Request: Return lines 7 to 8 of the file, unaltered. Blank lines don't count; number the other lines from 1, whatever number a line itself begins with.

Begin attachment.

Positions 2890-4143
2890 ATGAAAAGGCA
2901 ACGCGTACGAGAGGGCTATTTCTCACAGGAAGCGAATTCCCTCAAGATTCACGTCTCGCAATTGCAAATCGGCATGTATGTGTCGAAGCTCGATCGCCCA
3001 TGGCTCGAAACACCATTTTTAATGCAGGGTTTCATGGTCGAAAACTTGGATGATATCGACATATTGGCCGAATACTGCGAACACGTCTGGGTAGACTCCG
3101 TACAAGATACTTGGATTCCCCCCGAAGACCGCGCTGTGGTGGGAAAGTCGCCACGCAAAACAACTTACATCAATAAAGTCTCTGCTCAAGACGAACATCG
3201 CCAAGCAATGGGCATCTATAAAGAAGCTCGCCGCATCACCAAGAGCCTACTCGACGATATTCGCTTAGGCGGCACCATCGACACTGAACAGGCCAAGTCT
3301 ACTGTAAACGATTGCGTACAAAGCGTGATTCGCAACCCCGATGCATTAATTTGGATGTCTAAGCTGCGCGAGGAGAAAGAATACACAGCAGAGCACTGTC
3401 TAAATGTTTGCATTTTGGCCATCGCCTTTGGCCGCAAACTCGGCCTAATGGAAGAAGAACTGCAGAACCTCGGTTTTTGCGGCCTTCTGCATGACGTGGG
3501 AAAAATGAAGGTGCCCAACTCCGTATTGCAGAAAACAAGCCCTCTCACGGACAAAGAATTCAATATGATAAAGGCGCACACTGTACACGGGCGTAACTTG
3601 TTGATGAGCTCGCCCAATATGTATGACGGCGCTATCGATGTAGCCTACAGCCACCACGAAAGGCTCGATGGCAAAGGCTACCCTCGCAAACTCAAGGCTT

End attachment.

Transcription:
3301 ACTGTAAACGATTGCGTACAAAGCGTGATTCGCAACCCCGATGCATTAATTTGGATGTCTAAGCTGCGCGAGGAGAAAGAATACACAGCAGAGCACTGTC
3401 TAAATGTTTGCATTTTGGCCATCGCCTTTGGCCGCAAACTCGGCCTAATGGAAGAAGAACTGCAGAACCTCGGTTTTTGCGGCCTTCTGCATGACGTGGG